Some have called this the “Year of the Hospitalist,” as it’s the 20th anniversary of the New England Journal of Medicine paper by Dr. Robert Wachter and Dr. Lee Goldman that first used the term “hospitalist” to describe physicians who care for hospitalized patients.
But the paper was more than just that to Miguel Angel Villagra, MD.
He saw it four years ago while training in internal medicine at Texas Tech University Health Sciences Center in El Paso, Texas.
“I was very intrigued,” Dr. Villagra says. “I asked a few of my mentors. They were very skeptical on following a hospitalist career, [but] I saw opportunities for improvement and professional growth in the field, so I decided to jump in. And after four years, I don’t regret my decision of becoming a full-time hospitalist.”
The field doesn’t regret it either. Dr. Villagra was promoted last fall to hospitalist department program medical director at White River Medical Center in Batesville, Ark. And this year, he was named one of eight new members of Team Hospitalist, The Hospitalist’s volunteer editorial advisory board.
Question: Why did you choose a career in medicine?
Answer: At age 11 and after an emergent appendectomy, I decided that I wanted to become a physician. That was one of the best decisions of my life. It is a great combination of art and science, and you get to help people in difficult moments of their life.
Q: Tell us more about your background.
A: I went to medical school in my country of origin at Universidad Autonóma de Nicaragua of Managua, and I did an internal medicine residency at Hospital Militar Escuela Dr. Alejandro Dávila Bolaños. I came to the U.S. for internal medicine residency training at Texas Tech of El Paso. I enjoy learning new skills and this power of knowledge that can help your patients in desperate moments. Most of my challenges during my training involved how to manage stress and sleep deprivation.
Q: Did you have a mentor during your training or early career? If so, who was the mentor, and what were most important lessons you learned from them?
A: Dr. Jorge Cuadra [from Hospital Militar in Nicaragua] and Dr. Manuel Rivera [from Texas Tech], both pulmonologists. They taught me that medicine is a changing field that requires everyday reading. You never end learning new things and approaches. Taking full advantage of your interaction with your patients always improves your clinical skills.
Q: What do you like most about working as a hospitalist?
A: It is an evolving field; we are still trying to “figure it out.” That creates challenges but also opportunities for growth and career development, [for example], how to tackle the readmission problem, how to improve quality at lower cost while keeping patient satisfaction, how to face the burnout challenge and improve physician engagement, just to name a few.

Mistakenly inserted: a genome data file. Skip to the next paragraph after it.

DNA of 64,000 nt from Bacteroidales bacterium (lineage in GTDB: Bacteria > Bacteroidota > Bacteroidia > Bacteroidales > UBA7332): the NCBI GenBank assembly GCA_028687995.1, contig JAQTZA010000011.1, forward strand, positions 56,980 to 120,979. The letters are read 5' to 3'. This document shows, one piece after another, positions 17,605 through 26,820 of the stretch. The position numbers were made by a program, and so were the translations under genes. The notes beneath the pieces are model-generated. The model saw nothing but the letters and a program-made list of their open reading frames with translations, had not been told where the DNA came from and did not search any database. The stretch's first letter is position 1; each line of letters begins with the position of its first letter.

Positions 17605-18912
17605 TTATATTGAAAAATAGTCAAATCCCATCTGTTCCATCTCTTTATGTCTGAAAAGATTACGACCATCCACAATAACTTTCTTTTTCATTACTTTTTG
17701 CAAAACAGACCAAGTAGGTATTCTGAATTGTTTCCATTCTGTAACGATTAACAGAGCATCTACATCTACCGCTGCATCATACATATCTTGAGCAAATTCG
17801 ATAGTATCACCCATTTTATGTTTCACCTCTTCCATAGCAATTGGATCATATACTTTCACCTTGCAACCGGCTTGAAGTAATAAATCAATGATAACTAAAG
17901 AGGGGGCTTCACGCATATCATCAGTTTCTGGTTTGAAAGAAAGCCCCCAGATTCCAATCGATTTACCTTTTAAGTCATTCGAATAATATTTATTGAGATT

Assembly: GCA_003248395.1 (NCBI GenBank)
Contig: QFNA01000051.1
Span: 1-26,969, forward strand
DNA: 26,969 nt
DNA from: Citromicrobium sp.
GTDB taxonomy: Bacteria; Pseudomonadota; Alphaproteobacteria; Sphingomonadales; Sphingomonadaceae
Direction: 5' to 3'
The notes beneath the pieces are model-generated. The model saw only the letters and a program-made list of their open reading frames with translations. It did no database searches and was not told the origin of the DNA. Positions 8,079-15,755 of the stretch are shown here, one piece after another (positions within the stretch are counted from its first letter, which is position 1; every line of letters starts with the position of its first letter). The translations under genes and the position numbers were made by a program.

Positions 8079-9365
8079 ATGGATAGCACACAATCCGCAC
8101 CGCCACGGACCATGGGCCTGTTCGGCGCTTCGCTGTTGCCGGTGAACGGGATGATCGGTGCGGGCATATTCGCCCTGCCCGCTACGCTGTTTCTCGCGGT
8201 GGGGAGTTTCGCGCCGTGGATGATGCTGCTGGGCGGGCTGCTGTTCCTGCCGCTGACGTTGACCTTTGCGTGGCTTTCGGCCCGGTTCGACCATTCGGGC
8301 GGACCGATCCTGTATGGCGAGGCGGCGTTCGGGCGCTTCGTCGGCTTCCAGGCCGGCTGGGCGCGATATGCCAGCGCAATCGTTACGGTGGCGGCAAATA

Q: What do you dislike most?
A: In the beginning of my career as a hospitalist, I was exposed constantly to high patient loads that were more than I should have. I also dislike the difficulties at times of electronic medical records. You have to spend excessive time sitting in front of a monitor.
Q: You note the challenges the field of HM is facing. How exciting is it to hopefully be part of the solutions?
A: I feel pumped having been part of this amazing movement of hospital medicine. I think we are leading the change from the acute-care setting front line, helping to take better care of our patients. The current healthcare changes create multiple challenges and, along with that, endless opportunities for professional growth and career development.
Q: You’ve said you see being a chief quality officer in the future. Why? What appeals about those C-suite positions?
A: I think that physicians as leaders are in a great position to drive the change within a healthcare organization toward high-value care. We are at the front line, at the bedside taking care of patients. That gives us firsthand information on what needs to be done. With appropriate training, we can be the executives the institution needs. When I started my role as medical director, initially I focused mainly on managing the group, but rapidly I was involved in several quality projects and academic activities. And soon I realized that I can have a broader impact on what I was doing, going beyond the bedside where you try to offer the best care possible for your patients to an organizational level of change.
Q: How has your journey from Nicaragua to the U.S. shaped you, and how has it shaped the way you practice medicine?
A: Certainly it shaped what I am today, coming from a country that struggles with poverty. During medical school, you lack advances in technology and depend mainly on your desire to excel and be better for the benefit of your patients. You build strong clinical skills from history to physical exam. When you move to the U.S. and have access to so many technological advances, from new diagnostic tests to top-of the-line imaging studies, you combine the best of both worlds, and [that] makes you a better physician. I am very proud of my heritage, and definitely I wouldn’t change anything on my path thus far. I believe the more you overcome difficulties and adversities, the more you appreciate what you accomplished.
Q: As a group leader, why is it important for you to continue seeing patients?
A: We lead our teams by example, and that requires treating patients. I am also a clinician, and I love my profession, so I don’t foresee myself only in an administrative role. Finding the sweet spot of clinician-administrative time is very difficult, and I am still working on it.
Q: What’s the best advice you ever received?
A: Read and learn every day, be good to people, and also dream big.
Q: What’s the worst advice you ever received?
A: Never get married. I didn’t listen.
Richard Quinn is a freelance writer in New Jersey.